Harry Judge was Director of the then Oxford Department of Educational Studies when I arrived in Oxford in September 1979 to read for a higher degree. As a teacher with nearly a decade of teaching in a comprehensive school in Tottenham behind me, Oxford was a culture shock. However, Harry Judge was one of those that helped make my time at Norham Gardens memorable. He also inspired much of my interest in both teacher education and the careers of teachers that has continued to this day.

I especially recall his lectures on both the McNair Report and the James Report, where he had been a member of the Committee chaired by Lord James. Although the oil crisis of 1972 scuppered much of what James had recommended for in-service professional development for the teaching profession, the need for a sound education before becoming a teacher was accepted, along with the fact that a teacher preparation course was necessary for all by way of both pre-service training and induction. Not for James and Harry Judge the notion of Michael Gove that anyone with a good education can become a teacher.

Although much has changed in the period of approaching half a century since the James Committee was set up, this paragraph can still strike a cord, especially with those trainees not able to find a job immediately after completing their teacher preparation course.

“The probationary teacher, in fact, leaves his [sic] college on the last day of term and never hears of or from it again. Nor does the school to which he goes communicate with the college, even if difficulties arise. He is pleasantly received at his school (as would be any newly appointed member of staff, whether or not in a first appointment) and introduced, formally or informally, to the ways of the place. No one suggests to him that he is in a special situation, or entitled to unusual help. He may be invited by the LEA to attend a tea party but will probably not go and, if he does, that will be his last meeting with its officers or advisers. He teaches a full timetable including one or two of the notoriously difficult groups of pupils. No one goes near him in the mistaken belief that to do so would be to interfere with his professional integrity. At the end of the year he receives a note informing him that the probationary year has been satisfactorily completed, and he is now a fully qualified teacher. This gap between theory and practice reflects an equally alarming gap between the interpretation of the probationary year by colleges and departments on the one hand and schools on the other. Colleges rightly insist that a profession should accept a major responsibility in incorporating its own members and, in any case, they cannot themselves do everything, and cannot produce a standard and universally valid form of training which will enable everyone to do everything everywhere. The schools rightly insist that ‘the system’ does in fact presuppose that a new teacher is fully trained, and they are given neither resources nor encouragement to become effective partners in the training.”   James Report paragraph 3.9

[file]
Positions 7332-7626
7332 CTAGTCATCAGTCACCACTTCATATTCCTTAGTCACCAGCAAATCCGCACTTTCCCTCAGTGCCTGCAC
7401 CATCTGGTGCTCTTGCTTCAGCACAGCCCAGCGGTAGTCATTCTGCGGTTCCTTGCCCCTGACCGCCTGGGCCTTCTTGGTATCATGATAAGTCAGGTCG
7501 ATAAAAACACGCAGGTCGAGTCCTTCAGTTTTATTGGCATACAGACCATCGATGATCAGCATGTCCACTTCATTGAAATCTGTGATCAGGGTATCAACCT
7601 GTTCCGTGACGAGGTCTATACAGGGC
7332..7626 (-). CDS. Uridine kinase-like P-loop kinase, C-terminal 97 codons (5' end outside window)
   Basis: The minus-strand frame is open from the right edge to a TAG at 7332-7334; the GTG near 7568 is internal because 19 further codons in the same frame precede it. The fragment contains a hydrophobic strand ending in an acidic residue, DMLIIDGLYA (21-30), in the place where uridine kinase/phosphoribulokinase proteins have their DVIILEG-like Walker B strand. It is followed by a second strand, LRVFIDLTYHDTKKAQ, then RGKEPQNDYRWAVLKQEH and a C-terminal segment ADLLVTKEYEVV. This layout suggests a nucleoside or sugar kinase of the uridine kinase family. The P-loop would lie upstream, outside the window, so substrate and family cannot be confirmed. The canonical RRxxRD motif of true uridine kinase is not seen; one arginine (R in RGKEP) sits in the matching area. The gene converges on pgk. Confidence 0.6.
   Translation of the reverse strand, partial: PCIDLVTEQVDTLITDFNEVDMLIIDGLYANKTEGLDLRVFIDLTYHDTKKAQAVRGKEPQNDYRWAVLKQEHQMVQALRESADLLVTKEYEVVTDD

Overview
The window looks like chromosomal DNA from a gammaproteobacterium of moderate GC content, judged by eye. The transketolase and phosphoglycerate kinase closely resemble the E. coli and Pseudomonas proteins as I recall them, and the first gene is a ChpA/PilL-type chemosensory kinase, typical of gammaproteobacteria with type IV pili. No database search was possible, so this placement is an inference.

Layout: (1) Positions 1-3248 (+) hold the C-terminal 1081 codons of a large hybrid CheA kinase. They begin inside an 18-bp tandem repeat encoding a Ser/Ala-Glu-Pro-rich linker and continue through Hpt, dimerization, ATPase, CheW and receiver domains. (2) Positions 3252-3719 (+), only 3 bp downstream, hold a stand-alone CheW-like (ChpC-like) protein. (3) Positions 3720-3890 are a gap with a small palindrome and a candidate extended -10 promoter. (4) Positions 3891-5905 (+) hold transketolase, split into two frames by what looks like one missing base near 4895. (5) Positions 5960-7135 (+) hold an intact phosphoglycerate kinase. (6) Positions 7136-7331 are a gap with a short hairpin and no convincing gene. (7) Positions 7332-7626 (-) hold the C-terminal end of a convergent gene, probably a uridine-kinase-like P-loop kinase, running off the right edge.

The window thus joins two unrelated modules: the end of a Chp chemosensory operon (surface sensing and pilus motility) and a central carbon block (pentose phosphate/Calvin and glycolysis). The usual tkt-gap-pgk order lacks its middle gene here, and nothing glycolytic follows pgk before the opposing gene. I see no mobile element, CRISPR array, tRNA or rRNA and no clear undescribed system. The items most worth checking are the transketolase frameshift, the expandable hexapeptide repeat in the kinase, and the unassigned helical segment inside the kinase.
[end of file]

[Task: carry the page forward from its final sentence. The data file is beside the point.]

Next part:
School-based training, SCITTs and partnerships have helped eradicate the worst of the problems mentioned above, but a market system and a weakened third cycle of professional development can still leave too many new teachers without an ideal introduction to the profession: hence the unnecessary wastage rates for new teachers.